The chapters, written by leading psychotherapy researchers, present cutting-edge empirical studies that apply innovative methods in order to: study process-outcome links; explore in session processes that address the question of how the therapeutic relationship heals; examine the contributions of clients and therapists to the therapeutic relationship; and suggest practical implications for training therapists in psychotherapy relationships that work. Research on the therapeutic relationship has been identified as a natural arena for bridging the gap between research and clinical practice, and will be of particular interest to practicing clinicians. This book was originally published as a special issue of Psychotherapy Research.
This book was originally published as a special issue of The Journal of Positive Psychology.
Over 1 million copies sold
In this generation-defining self-help guide, a superstar blogger cuts through the crap to show us how to stop trying to be "positive" all the time so that we can truly become better, happier people.
For decades, we’ve been told that positive thinking is the key to a happy, rich life. "F**k positivity," Mark Manson says. "Let’s be honest, shit is f**ked and we have to live with it." In his wildly popular Internet blog, Manson doesn’t sugarcoat or equivocate. He tells it like it is—a dose of raw, refreshing, honest truth that is sorely lacking today. The Subtle Art of Not Giving a F**k is his antidote to the coddling, let’s-all-feel-good mindset that has infected American society and spoiled a generation, rewarding them with gold medals just for showing up.
Manson makes the argument, backed both by academic research and well-timed poop jokes, that improving our lives hinges not on our ability to turn lemons into lemonade, but on learning to stomach lemons better. Human beings are flawed and limited—"not everybody can be extraordinary, there are winners and losers in society, and some of it is not fair or your fault." Manson advises us to get to know our limitations and accept them. Once we embrace our fears, faults, and uncertainties, once we stop running and avoiding and start confronting painful truths, we can begin to find the courage, perseverance, honesty, responsibility, curiosity, and forgiveness we seek.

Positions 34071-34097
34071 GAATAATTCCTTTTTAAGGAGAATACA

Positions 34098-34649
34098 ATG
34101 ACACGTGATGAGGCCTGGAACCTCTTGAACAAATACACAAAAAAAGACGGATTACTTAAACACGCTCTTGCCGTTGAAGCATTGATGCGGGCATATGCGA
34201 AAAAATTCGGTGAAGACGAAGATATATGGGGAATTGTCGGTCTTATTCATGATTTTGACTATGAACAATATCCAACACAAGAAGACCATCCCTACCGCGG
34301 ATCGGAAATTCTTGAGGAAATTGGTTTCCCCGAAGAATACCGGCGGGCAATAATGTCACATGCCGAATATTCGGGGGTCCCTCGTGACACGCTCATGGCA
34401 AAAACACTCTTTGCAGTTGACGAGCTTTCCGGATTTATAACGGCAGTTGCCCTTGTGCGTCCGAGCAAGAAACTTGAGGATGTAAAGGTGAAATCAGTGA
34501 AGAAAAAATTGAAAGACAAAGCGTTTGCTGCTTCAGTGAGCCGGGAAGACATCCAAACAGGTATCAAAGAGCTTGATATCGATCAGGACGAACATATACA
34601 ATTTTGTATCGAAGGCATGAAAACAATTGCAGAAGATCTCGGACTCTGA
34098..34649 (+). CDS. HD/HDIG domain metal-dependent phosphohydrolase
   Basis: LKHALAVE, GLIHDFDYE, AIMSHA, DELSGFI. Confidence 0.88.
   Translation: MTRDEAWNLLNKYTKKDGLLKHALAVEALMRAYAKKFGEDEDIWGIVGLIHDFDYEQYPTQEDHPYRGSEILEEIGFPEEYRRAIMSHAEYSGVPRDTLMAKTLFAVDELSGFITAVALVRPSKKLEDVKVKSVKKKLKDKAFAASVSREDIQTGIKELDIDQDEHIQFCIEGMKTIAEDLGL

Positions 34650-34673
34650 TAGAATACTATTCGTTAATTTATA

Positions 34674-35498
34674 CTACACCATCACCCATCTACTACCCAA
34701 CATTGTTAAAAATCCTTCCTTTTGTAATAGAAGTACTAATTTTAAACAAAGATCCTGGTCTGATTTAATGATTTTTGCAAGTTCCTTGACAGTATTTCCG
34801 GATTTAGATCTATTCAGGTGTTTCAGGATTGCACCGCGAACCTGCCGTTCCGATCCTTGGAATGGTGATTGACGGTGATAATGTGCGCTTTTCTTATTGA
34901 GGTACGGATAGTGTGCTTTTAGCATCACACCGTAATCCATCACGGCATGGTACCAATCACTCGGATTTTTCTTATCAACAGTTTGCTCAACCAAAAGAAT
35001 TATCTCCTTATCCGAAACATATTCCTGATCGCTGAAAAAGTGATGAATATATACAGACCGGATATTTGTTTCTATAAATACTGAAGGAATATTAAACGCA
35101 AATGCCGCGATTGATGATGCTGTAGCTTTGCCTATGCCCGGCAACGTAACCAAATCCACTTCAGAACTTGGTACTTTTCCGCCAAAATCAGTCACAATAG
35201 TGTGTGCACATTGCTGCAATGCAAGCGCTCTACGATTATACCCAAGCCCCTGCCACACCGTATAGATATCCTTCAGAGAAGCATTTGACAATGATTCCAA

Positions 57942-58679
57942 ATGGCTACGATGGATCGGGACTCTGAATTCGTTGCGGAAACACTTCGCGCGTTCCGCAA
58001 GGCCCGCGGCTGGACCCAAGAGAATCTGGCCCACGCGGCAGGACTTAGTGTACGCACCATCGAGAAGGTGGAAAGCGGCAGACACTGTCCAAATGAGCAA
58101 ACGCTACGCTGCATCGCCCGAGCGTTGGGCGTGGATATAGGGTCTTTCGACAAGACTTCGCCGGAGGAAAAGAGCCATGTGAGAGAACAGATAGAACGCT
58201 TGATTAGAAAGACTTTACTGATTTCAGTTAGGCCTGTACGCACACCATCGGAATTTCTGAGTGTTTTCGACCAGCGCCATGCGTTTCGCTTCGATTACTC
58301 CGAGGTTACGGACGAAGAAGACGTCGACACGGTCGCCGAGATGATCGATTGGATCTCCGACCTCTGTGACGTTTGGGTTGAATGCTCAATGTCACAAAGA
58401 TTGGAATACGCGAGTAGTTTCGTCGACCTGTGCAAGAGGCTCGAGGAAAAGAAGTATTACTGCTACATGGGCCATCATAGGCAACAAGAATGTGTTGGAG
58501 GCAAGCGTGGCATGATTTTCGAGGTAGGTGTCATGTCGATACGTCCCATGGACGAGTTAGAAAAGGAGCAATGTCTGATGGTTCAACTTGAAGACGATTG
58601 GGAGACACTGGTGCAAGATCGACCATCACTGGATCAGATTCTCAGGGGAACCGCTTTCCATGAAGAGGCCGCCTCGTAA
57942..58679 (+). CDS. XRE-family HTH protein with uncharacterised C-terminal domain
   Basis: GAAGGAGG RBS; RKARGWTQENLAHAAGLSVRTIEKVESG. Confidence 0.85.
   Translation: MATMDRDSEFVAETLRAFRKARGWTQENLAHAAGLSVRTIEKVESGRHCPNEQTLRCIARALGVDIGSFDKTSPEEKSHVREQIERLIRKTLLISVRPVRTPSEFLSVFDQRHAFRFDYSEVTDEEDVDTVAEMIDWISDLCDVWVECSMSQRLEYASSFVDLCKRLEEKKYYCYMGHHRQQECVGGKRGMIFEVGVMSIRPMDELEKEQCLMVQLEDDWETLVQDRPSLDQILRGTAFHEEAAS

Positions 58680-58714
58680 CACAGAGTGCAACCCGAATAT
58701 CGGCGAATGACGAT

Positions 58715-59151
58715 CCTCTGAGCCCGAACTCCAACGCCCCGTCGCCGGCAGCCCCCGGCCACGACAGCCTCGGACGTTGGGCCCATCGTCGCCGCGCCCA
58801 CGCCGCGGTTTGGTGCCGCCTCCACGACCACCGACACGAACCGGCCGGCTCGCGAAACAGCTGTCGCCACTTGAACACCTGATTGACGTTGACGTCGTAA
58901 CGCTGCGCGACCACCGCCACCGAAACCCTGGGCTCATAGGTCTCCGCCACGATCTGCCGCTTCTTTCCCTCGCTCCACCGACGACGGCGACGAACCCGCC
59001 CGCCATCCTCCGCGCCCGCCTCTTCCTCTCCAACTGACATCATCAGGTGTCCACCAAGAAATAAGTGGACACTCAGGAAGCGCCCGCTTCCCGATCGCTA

There are only so many things we can give a f**k about so we need to figure out which ones really matter, Manson makes clear. While money is nice, caring about what you do with your life is better, because true wealth is about experience. A much-needed grab-you-by-the-shoulders-and-look-you-in-the-eye moment of real-talk, filled with entertaining stories and profane, ruthless humor, The Subtle Art of Not Giving a F**k is a refreshing slap for a generation to help them lead contented, grounded lives.
Man’s Search for Meaning by Viktor Frankl is a memoir of Frankl’s imprisonment in concentration camps during World War II, and a brief description of the principles of logotherapy, a school of psychotherapy that he founded.
Frankl and his family were imprisoned in concentration camps during the war. Frankl was held in several camps before he was liberated from the last in 1945. During his time in the camps, Frankl witnessed the extreme cruelty of camp guards and the prisoners who were given special status by them, also known as Capos. He also witnessed the cruelty of the prisoners to each other as they underwent the three stages of reaction to their imprisonment. These stages are denial, acceptance, and adjustment after their release.
Frankl discovered that, although the prisoners seemed completely powerless, they had the freedom to choose their reaction to their circumstances. Those prisoners who were most resilient were those who had something to live for…
PLEASE NOTE: This is key takeaways and analysis of the book and NOT the original book.
Inside this Instaread of Man's Search for Meaning:Overview of the bookImportant PeopleKey TakeawaysAnalysis of Key Takeaways